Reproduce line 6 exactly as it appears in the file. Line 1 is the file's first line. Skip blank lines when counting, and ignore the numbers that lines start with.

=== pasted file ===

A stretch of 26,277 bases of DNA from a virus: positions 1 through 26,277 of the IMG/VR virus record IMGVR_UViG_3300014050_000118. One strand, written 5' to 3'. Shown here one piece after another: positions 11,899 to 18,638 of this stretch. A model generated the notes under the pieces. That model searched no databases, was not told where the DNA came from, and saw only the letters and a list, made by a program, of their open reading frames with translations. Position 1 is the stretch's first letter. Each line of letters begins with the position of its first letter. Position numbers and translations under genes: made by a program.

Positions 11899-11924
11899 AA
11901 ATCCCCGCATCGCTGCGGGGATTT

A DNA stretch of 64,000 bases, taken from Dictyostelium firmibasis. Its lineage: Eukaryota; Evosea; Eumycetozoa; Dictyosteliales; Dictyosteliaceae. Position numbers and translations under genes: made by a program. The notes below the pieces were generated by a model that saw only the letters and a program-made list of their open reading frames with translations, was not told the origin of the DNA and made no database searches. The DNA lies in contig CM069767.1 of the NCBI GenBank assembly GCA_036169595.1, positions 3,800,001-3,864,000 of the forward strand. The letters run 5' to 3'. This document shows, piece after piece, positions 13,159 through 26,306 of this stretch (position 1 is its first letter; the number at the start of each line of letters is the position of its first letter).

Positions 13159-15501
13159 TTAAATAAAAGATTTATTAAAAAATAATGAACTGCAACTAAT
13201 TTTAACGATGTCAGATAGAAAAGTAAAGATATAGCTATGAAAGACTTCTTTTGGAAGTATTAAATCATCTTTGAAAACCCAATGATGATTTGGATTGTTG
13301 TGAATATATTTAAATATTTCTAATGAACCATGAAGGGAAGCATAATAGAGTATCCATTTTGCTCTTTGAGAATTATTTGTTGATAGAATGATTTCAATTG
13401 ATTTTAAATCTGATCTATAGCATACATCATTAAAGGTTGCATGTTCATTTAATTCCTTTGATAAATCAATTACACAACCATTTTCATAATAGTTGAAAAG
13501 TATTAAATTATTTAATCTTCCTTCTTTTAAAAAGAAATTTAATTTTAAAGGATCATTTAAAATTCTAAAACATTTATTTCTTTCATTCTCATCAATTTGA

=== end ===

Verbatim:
Positions 13159-15501